Review Procedures:

The policy will be reviewed regularly and by the Board of Management every three years. Any staff member who is unhappy with the content or the implementation of any school policy may request a review at any time and such a request will be dealt with as quickly as possible. The Parents’ Council may request a formal review at any time and such a request will be dealt with as quickly as possible by the Board of Management.


Advice re: Homework and Study from Subject Departments

 Appendix 1

 What key things would you ask students to watch out for that are specific to your subject area while studying and completing homework?


  • Analyse the key words in questions (underline the key words) and know exactly what you are being asked;
  • Use the textbook for information – do not rely simply on memory;
  • Be aware of using P.Q.E. – Point, Quote and Explain – when doing written work in response to a text;
  • Focus on grammar and punctuation;
  • Reading homework can be as valuable as written work;
  • Understand key words and concepts;
  • Re-read all work before handing up, don’t just scan it, read and correct;
  • Read over your teacher’s corrections and comments and try to improve future work by applying these corrections.



  • Having the appropriate materials;
    • Textbook;
    • Copy;
    • Log Book (when needed);
    • Calculator;
    • Pencil, ruler, etc.;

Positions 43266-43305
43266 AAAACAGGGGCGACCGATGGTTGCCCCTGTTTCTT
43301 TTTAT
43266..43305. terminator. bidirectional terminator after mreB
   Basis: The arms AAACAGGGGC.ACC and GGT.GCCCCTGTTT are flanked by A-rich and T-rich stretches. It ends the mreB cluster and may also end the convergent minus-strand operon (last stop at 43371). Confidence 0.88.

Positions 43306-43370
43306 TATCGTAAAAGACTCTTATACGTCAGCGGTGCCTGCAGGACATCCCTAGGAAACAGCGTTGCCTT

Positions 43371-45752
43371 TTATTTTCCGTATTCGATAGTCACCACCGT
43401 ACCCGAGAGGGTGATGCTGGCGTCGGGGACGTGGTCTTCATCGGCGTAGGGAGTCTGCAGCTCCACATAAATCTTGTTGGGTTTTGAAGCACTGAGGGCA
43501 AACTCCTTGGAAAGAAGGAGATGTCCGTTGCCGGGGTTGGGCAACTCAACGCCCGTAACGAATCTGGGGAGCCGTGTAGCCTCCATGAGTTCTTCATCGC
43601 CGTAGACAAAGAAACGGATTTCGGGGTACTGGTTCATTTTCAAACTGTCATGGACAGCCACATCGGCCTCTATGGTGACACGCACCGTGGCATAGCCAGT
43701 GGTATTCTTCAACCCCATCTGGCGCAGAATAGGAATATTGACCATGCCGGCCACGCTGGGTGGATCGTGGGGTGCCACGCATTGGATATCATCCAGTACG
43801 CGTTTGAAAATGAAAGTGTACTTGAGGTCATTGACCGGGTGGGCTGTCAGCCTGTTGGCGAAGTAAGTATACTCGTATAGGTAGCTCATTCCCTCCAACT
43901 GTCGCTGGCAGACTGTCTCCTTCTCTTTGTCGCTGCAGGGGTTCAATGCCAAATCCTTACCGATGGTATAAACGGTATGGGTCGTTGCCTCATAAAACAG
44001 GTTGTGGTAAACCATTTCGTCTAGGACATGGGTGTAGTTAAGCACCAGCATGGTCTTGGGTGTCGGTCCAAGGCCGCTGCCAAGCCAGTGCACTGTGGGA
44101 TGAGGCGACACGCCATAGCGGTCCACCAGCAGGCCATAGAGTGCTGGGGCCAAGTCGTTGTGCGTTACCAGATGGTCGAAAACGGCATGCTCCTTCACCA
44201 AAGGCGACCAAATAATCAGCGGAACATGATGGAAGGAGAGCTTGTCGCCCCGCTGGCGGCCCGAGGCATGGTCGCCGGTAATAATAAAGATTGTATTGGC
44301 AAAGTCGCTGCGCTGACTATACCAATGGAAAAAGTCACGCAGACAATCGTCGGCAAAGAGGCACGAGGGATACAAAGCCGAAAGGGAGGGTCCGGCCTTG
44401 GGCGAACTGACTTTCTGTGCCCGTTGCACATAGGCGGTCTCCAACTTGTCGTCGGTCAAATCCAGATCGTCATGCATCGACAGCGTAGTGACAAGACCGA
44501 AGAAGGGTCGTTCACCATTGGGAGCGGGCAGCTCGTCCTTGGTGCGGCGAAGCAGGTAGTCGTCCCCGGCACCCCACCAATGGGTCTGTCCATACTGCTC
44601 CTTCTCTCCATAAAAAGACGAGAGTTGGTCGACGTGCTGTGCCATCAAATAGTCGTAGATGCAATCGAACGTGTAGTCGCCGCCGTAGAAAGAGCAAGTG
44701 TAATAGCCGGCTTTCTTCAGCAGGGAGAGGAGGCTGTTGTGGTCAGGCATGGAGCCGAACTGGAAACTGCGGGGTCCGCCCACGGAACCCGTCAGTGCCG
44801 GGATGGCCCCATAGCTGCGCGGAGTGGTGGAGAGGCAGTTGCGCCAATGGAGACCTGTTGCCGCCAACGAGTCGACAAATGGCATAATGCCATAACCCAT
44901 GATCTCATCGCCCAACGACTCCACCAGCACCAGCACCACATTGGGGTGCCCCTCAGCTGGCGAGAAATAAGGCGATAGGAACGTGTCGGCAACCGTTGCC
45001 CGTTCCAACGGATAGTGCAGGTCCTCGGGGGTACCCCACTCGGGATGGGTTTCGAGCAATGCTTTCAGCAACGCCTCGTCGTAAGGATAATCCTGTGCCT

• Graph copy (when needed);
    • Note book for formulae.
  • Homework journal opened with detailed account of homework written in;
  • Exam papers for exam classes;
  • Read the question a few times;
  • Try the question and look up examples done in class to help;
  • Check answer in back of book and see where you went wrong and try to correct it;;
  • Make note of or clearly mark questions that you have difficulty with when studying and doing homework;
  • Don’t give up on questions too easily – use text book, look back at examples done in class;
  • Don’t leave gaps, try something.


  • Sample answers;
  • Text book;
  • Notes;
  • Exam papers for exam classes;
  • Grammar notes;

Always read over what was done in class. Make a note of anything you need explained again;

Rewrite any corrections taken from the board in your copy;

Keep a dictionary;

Always attend to oral work and learning off – this is just as important as written work.


  • Focus on the Seven Concepts, Current Affairs, Watch the News / programmes on T.V., Look out for newspapers at home, headlines, cuttings, developments in your villages, towns, communities, etc;
  • Learn key words and their meanings;
  • Use the textbook for information – do not rely simply on memory;
  • Re-read all work before handing up, don’t just scan it, read and correct.

Home Economics

  • Realise the importance of using and being familiar with;
    • Textbook;
    • Exam papers;
    • Related topics on the syllabus;
    • Teacher’s notes;
    • Handouts;
    • New Words;
    • Internet sites;
    • Materials;
    • Processes;
    • Safe practice;
    • Exam layout;
    • Relevant TV programmes;
    • Maintaining a folder;
  • Layout and planning of written and drawing work;
  • Layout and planning of practical work;
  • Understanding the importance of feedback given on homework and tests.

All key definitions should be written in the back of your notes copy.


Technical graphics, Woodwork & Metalwork

  • Realise the importance of using and being familiar with;
    • Textbook;
    • Exam papers;
    • Related topics on the syllabus;
    • Teacher’s notes;
    • Handouts;
    • Internet sites;
    • Materials;
    • Processes;
    • Safe practice;
    • Exam layout;
    • Relevant TV programmes;
    • Maintaining a folder;
  • Read the question fully and understand what you are being asked;
  • Familiarise yourself with the questions and the notes and then answer the question in your own words;
  • Layout and planning of written and drawing work;